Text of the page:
Welcome Guest - Sign Up today
Welcome Guest - Sign Up today

Announcement

Collapse
No announcement yet.

1978/1981 Evinrude 115hp Carb/Ignition Problem

Collapse
X
  • Filter
  • Time
  • Show
Clear All
new posts

  • atktom
    started a topic 1978/1981 Evinrude 115hp Carb/Ignition Problem

    1978/1981 Evinrude 115hp Carb/Ignition Problem

    Rebuilt 1978 motor with all other parts off the 1981 original motor. Okay I have 3 spark plugs that are kinda wet and one that is dry but medium brown color. Problem is engine is not running full RPMS like 4800 vs 5400... Use to cut in and out now it just stays out of full power. I have bought a new fly wheel and stator and will have that installed in Dec. But meanwhile I am messing around. I have today replace those blue spark plug wires with the original OMC spark plug wires. Now I have the carbs off and will start cleaning them tomorrow. I am thinking about buying all new jets, and according to book. they would be sizes 28, 34, and 60.. My manual is an original manual so what I would like to know is if those jets sizes are still valid before i order them. Thanks in advance. Oh spark looks okay, compression is around 110 on all 4 cylinders.

  • atktom
    replied
    I cleaned the carbs, which did not look dirty at all, and took the boat out to lake and did a test run today. It ran great, full power restored. Cleaning the carbs may have helped but I think changing the spark plug wires back to original , assemble yourself ends and boots, did more than anything to help. I took one of those store bought, machine assemble blue spark wires and cut it in half, looked like nylon threads, no real wire. I also change spark plugs. I only ran the motor for around 5 mins but it was running like a new motor. Had it up to 6000 rpm's for just a couple of seconds, but mostly ran it around 5200 rpm's. I sure hope when I go fishing for the day next week it will run like that the whole day. Then I will be happy and confident my problem has been solved after working on it for over a year trying to figure it out. Thanks for all the help here.

    Leave a comment:


  • Joe Reeves
    replied
    Be sure to check the high speed jets... make sure they're absolutely clean pertaining to their ID.

    Leave a comment:


  • atktom
    replied
    Thanks Joe, I will get back later with precise information. Finished cleaning the carbs today, they looked really clean from the last cleaning last year. Only reason I cleaned them was i wanted to make sure cly 2 is getting fuel as that is the spark plug that was dry. I will put the carbs back on tomorrow, install new spark plugs and see what happens. Will advise later. Thanks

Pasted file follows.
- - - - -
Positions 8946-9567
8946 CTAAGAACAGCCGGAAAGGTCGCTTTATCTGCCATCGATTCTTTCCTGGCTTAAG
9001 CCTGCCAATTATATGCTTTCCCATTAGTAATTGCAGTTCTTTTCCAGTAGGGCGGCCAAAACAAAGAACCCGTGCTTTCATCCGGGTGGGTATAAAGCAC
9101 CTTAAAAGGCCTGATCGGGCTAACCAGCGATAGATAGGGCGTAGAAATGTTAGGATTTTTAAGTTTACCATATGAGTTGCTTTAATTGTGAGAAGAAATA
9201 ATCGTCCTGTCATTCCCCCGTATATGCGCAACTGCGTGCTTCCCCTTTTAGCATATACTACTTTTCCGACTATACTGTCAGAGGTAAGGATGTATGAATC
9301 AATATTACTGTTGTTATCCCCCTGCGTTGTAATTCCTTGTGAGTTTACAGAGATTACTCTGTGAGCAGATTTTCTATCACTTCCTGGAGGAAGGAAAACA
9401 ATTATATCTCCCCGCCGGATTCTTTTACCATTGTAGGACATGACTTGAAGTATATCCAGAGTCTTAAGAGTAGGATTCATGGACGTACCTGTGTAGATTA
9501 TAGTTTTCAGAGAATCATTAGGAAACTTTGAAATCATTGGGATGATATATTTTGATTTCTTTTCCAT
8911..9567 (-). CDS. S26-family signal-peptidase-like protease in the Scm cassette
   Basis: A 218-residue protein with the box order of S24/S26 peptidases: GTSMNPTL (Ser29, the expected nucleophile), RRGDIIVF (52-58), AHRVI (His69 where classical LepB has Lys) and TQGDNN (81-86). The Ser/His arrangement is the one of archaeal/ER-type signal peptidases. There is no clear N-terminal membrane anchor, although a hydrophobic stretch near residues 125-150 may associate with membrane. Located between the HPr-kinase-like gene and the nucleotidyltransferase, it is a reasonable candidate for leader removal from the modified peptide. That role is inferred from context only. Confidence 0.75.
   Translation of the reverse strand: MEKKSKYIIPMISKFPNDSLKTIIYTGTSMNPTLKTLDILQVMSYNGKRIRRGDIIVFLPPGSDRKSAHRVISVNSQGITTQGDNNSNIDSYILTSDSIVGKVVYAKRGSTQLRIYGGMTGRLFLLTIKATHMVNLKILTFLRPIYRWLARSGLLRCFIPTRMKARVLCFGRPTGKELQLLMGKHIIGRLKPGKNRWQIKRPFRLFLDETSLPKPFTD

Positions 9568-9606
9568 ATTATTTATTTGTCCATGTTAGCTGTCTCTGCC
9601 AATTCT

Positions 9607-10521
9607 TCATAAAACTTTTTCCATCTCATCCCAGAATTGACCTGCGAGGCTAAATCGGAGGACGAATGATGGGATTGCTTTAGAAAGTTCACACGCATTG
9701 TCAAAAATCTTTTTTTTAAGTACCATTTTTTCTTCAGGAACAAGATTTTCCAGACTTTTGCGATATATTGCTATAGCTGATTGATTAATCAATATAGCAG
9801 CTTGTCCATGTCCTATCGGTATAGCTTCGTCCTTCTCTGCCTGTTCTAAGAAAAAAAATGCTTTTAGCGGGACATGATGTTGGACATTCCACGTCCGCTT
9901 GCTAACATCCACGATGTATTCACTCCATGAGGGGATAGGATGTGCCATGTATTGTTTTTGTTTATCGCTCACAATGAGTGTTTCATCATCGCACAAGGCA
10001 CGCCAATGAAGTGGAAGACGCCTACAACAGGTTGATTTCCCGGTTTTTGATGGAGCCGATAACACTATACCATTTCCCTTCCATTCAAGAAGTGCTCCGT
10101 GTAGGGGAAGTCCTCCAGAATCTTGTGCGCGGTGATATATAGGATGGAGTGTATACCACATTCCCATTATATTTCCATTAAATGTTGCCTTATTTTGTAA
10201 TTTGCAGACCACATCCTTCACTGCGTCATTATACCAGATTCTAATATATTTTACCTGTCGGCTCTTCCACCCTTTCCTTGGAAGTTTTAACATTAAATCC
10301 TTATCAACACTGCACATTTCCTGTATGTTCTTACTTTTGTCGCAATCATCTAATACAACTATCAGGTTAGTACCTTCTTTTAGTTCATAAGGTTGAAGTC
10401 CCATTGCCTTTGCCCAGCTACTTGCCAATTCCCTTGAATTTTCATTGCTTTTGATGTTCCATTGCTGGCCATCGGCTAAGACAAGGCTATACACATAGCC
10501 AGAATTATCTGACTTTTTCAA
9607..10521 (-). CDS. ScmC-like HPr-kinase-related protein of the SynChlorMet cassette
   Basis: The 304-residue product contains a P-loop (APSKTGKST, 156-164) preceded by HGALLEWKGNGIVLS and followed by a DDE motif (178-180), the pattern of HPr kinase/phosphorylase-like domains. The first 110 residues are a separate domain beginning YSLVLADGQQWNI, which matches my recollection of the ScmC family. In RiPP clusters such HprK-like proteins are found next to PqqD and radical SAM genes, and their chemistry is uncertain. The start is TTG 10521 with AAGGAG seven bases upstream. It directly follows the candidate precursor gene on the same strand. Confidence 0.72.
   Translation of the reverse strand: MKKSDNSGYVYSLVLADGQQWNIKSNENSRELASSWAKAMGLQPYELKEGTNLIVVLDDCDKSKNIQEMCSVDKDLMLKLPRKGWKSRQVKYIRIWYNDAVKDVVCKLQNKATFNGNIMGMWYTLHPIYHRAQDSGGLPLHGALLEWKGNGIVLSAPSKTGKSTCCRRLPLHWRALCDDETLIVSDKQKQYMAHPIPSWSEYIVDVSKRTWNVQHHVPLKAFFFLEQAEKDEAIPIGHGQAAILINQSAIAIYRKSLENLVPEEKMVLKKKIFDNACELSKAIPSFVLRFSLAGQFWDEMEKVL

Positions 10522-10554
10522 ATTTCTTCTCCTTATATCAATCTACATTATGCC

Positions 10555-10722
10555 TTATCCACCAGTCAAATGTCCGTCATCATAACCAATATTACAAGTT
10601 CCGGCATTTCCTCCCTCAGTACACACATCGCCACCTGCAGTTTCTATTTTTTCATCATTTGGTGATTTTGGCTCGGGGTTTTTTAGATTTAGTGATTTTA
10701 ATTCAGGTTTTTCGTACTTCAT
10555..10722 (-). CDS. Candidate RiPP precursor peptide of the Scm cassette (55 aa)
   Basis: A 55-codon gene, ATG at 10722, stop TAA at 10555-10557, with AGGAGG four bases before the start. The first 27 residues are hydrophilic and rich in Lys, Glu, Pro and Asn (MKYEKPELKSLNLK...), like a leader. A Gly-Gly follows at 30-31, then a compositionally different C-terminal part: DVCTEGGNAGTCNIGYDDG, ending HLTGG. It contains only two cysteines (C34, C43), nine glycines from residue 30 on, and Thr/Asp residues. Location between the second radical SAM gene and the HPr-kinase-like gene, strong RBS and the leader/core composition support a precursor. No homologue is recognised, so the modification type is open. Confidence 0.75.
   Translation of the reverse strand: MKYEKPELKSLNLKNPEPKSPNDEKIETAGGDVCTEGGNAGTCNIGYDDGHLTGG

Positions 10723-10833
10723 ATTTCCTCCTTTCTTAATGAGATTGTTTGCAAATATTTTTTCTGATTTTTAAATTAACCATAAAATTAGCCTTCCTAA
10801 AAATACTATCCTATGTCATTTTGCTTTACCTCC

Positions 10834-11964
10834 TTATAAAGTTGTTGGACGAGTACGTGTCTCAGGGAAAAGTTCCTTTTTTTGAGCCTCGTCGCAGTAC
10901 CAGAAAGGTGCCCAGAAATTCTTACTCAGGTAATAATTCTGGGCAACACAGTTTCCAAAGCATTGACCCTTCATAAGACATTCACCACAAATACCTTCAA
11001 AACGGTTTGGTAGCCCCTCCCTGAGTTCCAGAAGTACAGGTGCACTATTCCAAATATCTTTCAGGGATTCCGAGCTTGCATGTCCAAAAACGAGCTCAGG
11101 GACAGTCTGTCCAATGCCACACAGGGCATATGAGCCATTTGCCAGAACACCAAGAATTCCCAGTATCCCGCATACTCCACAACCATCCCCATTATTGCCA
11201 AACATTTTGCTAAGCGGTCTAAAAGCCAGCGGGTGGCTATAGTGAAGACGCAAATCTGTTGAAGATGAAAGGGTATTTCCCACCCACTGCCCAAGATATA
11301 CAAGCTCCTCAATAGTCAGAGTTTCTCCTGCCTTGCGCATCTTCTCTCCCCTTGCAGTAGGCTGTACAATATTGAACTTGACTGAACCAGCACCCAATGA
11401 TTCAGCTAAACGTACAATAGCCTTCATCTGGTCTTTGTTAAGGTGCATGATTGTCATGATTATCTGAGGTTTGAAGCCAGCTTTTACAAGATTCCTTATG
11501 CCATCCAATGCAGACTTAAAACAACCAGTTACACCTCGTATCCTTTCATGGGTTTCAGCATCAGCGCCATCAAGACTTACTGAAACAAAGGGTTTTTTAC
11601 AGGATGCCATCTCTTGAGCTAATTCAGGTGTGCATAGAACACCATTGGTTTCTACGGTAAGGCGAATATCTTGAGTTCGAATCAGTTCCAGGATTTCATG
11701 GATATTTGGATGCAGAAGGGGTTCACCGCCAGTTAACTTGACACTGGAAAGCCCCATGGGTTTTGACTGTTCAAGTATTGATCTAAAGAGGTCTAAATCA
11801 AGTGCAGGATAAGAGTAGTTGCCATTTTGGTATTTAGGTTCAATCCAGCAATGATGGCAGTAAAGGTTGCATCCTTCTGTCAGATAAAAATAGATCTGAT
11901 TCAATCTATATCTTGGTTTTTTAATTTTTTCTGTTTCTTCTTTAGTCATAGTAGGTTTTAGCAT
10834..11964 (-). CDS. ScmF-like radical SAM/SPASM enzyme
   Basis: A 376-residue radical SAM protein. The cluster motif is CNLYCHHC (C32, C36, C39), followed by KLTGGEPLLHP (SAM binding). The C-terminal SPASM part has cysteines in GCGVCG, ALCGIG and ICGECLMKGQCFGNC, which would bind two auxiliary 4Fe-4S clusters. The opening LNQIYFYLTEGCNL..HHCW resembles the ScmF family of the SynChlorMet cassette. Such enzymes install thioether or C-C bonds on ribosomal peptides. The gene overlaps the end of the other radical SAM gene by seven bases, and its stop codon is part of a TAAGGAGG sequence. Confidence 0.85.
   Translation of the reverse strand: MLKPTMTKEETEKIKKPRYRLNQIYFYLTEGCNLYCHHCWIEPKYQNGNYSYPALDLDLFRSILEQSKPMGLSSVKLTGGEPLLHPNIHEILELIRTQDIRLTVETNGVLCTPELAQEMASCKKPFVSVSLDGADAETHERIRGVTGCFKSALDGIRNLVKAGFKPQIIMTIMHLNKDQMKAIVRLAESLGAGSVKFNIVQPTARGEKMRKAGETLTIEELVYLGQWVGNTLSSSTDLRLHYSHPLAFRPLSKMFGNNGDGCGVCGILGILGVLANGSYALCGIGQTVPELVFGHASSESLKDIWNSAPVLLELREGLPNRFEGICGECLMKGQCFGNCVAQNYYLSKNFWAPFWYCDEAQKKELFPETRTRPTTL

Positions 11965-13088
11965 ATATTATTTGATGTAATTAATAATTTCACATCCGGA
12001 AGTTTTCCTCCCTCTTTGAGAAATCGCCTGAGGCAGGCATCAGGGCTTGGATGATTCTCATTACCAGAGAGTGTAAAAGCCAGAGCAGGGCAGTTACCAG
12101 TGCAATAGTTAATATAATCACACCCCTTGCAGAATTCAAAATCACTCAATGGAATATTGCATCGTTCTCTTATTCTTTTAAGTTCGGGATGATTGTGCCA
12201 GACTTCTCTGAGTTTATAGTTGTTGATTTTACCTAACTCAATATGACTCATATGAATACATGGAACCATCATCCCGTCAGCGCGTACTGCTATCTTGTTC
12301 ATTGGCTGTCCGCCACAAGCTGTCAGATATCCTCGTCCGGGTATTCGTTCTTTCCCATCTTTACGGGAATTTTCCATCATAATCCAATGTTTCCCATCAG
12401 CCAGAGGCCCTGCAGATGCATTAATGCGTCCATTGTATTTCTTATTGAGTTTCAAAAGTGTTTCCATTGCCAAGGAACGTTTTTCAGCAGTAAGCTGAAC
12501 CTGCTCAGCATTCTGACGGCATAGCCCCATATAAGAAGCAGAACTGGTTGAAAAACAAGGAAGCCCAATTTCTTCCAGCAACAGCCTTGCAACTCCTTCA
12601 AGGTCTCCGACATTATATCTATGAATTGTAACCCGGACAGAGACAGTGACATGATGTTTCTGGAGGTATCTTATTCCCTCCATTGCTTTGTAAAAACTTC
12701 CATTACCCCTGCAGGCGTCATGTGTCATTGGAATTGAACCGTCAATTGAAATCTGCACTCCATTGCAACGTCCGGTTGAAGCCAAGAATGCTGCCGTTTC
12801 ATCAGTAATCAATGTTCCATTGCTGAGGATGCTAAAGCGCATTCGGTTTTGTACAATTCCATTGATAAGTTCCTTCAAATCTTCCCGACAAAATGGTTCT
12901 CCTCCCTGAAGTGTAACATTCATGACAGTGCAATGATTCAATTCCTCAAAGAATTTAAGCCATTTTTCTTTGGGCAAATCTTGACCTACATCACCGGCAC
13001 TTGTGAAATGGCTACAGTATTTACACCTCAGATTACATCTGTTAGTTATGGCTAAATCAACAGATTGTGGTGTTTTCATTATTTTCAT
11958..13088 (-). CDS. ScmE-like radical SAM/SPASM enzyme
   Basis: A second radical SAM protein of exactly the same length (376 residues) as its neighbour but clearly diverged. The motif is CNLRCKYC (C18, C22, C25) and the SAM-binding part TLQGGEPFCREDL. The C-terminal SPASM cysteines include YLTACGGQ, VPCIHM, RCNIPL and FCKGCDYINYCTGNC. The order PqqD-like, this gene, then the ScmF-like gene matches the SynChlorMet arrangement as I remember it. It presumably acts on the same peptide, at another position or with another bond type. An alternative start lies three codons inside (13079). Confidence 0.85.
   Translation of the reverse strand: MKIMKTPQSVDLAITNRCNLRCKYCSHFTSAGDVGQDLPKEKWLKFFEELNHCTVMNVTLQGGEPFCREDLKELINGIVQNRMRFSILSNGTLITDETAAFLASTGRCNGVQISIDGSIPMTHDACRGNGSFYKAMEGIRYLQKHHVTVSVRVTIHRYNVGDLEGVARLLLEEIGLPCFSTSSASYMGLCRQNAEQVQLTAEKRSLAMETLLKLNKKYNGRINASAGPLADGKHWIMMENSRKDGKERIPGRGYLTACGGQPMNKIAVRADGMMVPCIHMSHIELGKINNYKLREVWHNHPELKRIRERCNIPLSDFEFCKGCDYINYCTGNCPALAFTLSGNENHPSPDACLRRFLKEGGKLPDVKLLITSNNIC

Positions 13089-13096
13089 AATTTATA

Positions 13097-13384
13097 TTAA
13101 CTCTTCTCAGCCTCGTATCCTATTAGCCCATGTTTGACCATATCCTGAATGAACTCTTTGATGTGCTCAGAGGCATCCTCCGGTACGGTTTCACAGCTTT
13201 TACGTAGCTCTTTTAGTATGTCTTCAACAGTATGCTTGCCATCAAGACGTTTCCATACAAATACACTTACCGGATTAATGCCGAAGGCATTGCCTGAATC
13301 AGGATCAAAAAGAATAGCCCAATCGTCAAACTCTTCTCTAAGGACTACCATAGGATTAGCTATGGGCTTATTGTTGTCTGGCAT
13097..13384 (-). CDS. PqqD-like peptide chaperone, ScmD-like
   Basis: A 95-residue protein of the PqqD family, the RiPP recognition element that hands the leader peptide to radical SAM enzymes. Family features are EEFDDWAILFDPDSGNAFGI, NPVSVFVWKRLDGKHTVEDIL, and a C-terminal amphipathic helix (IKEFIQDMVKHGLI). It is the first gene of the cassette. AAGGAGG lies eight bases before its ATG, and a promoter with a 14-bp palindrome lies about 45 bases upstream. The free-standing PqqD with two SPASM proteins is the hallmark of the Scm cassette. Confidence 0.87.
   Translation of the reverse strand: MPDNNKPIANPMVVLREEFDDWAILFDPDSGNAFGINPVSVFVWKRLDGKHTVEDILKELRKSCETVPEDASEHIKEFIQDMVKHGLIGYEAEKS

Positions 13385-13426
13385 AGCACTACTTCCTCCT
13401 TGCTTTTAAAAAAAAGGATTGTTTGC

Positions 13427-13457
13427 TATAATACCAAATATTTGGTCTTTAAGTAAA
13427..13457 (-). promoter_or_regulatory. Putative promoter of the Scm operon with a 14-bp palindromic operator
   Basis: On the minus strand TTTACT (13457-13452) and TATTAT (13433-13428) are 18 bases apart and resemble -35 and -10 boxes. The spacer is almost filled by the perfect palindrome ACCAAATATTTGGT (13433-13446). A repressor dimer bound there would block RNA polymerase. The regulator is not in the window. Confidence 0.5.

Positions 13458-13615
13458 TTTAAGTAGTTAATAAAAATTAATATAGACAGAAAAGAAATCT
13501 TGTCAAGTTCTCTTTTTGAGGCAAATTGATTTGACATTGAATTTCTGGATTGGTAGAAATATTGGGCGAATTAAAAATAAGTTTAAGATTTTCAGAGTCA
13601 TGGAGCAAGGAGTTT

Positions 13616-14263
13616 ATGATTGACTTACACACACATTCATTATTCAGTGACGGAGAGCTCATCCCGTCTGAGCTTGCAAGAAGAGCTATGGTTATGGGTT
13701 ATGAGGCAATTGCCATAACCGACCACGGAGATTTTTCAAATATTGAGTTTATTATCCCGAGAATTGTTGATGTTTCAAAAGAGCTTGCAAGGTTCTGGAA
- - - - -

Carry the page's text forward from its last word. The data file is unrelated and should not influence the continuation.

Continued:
Leave a comment:


  • Joe Reeves
    replied
    In essence, you've built one engine out of two engines and we have no idea if the parts you're using may have a slight design difference, the wrong jets, whatever... so you're more or less on your own in many areas. Such as in the case of carburetor jets, you'll need to look them up here in the forums parts list, a factory parts manual if you have one, other forums, etc.

    However, the spark looking okay and the compression being around a certain number doesn't cut it..... you need to be precise as in.................

    Compression: All spark plugs removed... what are the actual psi compression numbers of the individual cylinders? Standing in back of the engine, facing the spark plugs, the cylinders are numbered as:
    2.....1
    4.....3

    Spark: Still with spark plugs removed, the spark should jump a 7/16" air gap on all cylinders with a strong blue lightning like flame... a real SNAP! Does it? Note that small single cylinder air gap testers are available at auto part stores.
    ********************
    (Spark Tester - Home Made)
    (J. Reeves)

    You can use a medium size philips screwdriver (#2 I believe) inserted into the spark plug boot spring connector, then hold the screwdriver shank approximately 7/16" away from the block to check the spark or build the following:

    A spark tester can be made with a piece of 1x4 or 1x6, drive a few finishing nails through it, then bend the pointed ends at a right angle. You can then adjust the gap by simply twisting the nail(s). Solder a spark plug wire to one which you can connect to the spark plug boots, and a ground wire of some kind to the other to connect to the powerhead somewhere. Use small alligator clips on the other end of the wires to connect to ground and to the spark plug connector that exists inside of the rubber plug boot.

    Using the above, one could easily build a spark tester whereas they could connect 2, 4, 6, or 8 cylinders all at one time. The ground nail being straight up, the others being bent, aimed at the ground nail. A typical 4 cylinder tester follows:

    ..........X1..........X2

    .................X..(grd)

    ..........X3..........X4

    This can obviously be modified to a 6 or 8 cylinder setup tester.
    ********************

    Leave a comment:

Working...
X